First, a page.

This is what I call a two edged sword and potential gamechanger. Handled wrongly, it could cost you a job you would otherwise have. Handled well, it might get you a job you might not otherwise get.
The first thing to do is to evaluate your chances. If you appear to be a favorite, don't rock the boat too much or otherwise jeopardize your chances. You might point it out, but in a diplomatic manner suggested by others, and ask for the purpose, or if it was intentional, rather than an error.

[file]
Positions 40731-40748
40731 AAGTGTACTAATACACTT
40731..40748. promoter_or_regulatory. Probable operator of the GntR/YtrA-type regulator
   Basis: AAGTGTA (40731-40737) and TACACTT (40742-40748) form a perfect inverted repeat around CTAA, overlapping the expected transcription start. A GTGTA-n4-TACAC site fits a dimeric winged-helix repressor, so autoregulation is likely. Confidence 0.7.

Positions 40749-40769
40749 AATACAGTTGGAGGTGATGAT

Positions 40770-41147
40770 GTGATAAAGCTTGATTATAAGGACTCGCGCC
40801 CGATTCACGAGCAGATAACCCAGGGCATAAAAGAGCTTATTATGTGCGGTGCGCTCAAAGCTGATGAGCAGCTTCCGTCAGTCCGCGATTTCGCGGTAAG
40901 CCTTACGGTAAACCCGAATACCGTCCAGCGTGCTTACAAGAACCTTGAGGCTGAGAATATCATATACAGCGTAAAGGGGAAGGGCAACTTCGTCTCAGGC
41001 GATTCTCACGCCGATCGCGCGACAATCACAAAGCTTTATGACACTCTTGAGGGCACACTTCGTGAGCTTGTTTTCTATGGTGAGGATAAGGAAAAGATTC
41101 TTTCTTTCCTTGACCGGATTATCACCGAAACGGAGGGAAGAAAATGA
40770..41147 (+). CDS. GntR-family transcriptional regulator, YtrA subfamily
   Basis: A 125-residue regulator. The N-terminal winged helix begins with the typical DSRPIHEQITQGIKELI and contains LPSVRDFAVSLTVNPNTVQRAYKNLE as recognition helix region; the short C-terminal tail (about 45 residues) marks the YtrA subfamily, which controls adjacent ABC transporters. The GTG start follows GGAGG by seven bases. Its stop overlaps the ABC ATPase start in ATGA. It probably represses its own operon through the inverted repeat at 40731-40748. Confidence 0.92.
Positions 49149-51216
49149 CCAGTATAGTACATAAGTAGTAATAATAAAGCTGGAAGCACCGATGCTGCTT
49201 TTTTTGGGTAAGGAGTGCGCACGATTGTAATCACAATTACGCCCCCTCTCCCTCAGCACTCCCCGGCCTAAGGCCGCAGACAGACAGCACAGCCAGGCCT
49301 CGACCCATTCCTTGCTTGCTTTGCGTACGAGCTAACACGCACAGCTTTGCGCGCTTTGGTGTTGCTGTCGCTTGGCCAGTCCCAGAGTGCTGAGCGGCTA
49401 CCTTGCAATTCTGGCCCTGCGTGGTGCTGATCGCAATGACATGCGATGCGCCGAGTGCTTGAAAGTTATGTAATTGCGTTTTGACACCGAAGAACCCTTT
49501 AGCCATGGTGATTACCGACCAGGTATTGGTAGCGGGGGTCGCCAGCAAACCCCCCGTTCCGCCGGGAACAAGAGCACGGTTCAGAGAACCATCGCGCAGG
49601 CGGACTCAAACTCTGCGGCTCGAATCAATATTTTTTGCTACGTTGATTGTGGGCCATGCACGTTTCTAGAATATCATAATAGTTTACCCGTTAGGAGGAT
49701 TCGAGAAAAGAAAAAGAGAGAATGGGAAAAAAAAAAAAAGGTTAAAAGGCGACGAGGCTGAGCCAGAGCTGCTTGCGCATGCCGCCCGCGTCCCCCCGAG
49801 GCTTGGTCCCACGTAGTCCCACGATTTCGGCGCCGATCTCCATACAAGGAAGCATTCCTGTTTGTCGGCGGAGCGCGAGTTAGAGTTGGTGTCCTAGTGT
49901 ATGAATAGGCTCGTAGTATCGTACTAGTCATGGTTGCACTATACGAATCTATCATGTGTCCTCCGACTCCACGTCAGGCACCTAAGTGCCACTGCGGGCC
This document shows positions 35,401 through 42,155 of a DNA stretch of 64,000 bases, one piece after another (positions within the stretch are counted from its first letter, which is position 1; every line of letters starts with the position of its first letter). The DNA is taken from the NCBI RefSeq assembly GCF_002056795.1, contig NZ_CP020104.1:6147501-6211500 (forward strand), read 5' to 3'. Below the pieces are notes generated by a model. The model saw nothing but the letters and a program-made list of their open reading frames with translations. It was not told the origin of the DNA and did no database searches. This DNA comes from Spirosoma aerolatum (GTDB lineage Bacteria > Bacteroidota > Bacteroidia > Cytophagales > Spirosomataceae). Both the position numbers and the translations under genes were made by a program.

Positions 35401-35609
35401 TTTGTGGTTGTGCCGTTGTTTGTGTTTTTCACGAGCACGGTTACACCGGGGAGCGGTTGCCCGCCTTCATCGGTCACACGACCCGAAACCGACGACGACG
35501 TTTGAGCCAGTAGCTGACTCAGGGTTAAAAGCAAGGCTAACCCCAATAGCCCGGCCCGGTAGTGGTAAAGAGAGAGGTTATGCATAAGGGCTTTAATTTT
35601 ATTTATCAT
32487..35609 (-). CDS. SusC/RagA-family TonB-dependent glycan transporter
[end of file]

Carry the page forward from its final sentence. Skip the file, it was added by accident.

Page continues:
If it is a crowded field, and you are otherwise a long shot, I'd take this opportunity to show what I could do, and point out the error. Again, a diplomatic approach is best, but not as crucial as in the first case, because you have more to gain than lose. One way or another, it will set you out from the "crowd," and one of these ways is a positive way.
I once read of a situation where the interviewer (and prospective boss) handed job applicants what was purportedly a company "package" with a deliberate misstatement. One of the applicants spotted the error and got back to the "boss." The others didn't. I don't need to say which applicant got the job.